Clark, Rhonda and Nicole Wedemeyer Miller. Fostering Family History Services: A Guide for Librarians, Archivists and Volunteers. Libraries Unlimited, 2016.
Geared toward family history collection caretakers in public libraries and small informal collections, this guide is useful for the development of institutional outreach, strategic planning and programming. The authors (both veterans of public and academic library work and instructors of library science and genealogy courses at the graduate level) suggest ideas and direction on procedures and activities that promote family history programming. Published in 2015, the book is current and up to date on available resources and professional library standards and practices. Aimed at a wide audience, including volunteer staff with no professional library training and professional reference librarians with little or no specialized genealogy training, it fills the gap in the professional literature that provides overviews of resources but nothing designed to foster outreach or programming. An important theme emphasized is the shift to digital resources not tied to a physical collection, and the growing need for search expertise and services that help patrons navigate resources. The book is useful primarily to the professional looking for a how to manual on promoting family history resources within a collection and for generating ideas on innovative programming and collaborative local projects.
Simpson, Jack. Basics of Genealogy Reference: A Librarian’s Guide. Libraries Unlimited, 2008.
This work, authored by Jack Simpson the curator of Local and Family History at the Newberry Library in Chicago, and creator of ChicagoAncestors.org, is designed for library professionals who may not have training on genealogy research. It provides a “basic strategy” for assisting patrons with genealogy research inquiries. Chapters 1-8 review basic genealogy resources and strategies. Chapter 9 discusses internet research. Chapter 10 discusses at length the Family History Library, its history and the resources it holds. Chapter 11 discusses the National Archives and other specialty libraries and repositories best suited to answering questions that small libraries are not equipped to handle. This chapter and chapter 12, designed specifically for library professionals, cover genealogy reference interview techniques as well as pitfalls and solutions for specific situations. Chapter 13: Professional Toolkit, provides resources for professional development directing readers to events, such as conferences and seminars, internet resources, such as podcasts, professional journals and finally a bibliography of twenty reference books on the topic. The book concludes with four case studies that illustrate how the tools and resources work together to generate narratives and answer genealogy inquiries in particular situations, depending on the background of in the information seeker, highlighting how specific resources apply to their situation. This work is eight years old, which dates the internet resources (which change rapidly) and print resources it identifies as useful. It will be of special use to reference library staff seeking to enhance their ability to provide instruction and assistance to patrons with genealogy inquiries.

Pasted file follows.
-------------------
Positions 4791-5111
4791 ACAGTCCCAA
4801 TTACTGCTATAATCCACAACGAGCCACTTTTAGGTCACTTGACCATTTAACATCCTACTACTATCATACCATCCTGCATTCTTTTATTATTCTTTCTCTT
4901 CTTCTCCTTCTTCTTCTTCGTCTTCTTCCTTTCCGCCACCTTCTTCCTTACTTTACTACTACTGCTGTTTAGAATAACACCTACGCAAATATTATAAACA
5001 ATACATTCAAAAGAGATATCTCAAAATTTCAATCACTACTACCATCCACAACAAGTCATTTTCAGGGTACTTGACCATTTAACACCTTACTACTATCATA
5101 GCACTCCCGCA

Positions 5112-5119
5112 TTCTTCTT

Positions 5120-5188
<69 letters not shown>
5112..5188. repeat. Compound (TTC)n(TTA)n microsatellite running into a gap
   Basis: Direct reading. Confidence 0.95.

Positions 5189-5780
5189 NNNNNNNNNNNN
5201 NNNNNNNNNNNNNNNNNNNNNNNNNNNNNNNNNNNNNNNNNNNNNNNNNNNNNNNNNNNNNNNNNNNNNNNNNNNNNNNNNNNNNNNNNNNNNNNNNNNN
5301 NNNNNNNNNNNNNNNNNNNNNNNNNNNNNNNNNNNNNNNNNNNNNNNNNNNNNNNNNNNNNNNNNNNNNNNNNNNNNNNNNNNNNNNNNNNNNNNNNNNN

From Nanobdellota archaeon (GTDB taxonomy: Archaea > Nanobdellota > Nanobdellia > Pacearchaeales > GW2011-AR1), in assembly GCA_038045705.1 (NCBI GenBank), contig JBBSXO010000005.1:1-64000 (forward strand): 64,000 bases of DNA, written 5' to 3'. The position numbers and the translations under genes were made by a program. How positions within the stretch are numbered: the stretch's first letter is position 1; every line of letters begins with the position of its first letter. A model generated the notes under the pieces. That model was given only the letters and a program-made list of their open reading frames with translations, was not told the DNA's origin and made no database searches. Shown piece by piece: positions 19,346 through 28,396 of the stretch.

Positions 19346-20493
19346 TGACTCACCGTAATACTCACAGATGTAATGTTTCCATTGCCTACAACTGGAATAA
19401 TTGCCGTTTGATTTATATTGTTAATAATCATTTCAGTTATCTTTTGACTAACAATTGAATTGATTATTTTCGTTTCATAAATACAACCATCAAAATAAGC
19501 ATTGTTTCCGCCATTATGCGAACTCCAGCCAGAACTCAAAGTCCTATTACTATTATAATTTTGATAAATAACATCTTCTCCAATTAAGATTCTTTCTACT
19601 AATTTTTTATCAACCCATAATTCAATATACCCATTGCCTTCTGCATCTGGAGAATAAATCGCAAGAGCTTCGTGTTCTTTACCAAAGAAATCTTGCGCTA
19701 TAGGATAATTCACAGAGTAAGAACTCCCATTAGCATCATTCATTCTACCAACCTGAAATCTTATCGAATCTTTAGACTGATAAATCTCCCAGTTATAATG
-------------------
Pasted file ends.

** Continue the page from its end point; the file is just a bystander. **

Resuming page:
Verma, Henrietta. “Rooted in Research- Genealogy.” Library Journal, November 4, 2016.
http://lj.libraryjournal.com/2016/05/library-services/rooted-in-research-genealogy/#_. Accessed 23 Oct. 2016.
Verma, a reference librarian and former library director, edits Library Journal’s reference review column and covers e-reference and digital databases for this respected professional publication of the library community. In this piece, she argues that human expertise is “still crucial” in order for genealogists and family historians to maximize available resources when compiling family history. Libraries across the country were surveyed on the types of programming and services they offer to the growing number of patrons interested in family history research. The author reports that patrons “value time with a librarian”, and that some libraries offer one on one time with staff. Classes and events are “need-driven”. She also found that partnerships with local history and genealogy organizations are important. In addition, the author discusses databases, apps and other tools that library staff can use to assist patrons and hone their own skills. The piece also analyzes how demographic trends impact patron interest and drive the market. This article is of primary interest to library staff who may be seeking programming ideas, but it can also be of use to intermediate and beginner family historians as it lists a wide array of helpful resources, such as apps or databases they might not yet be aware of.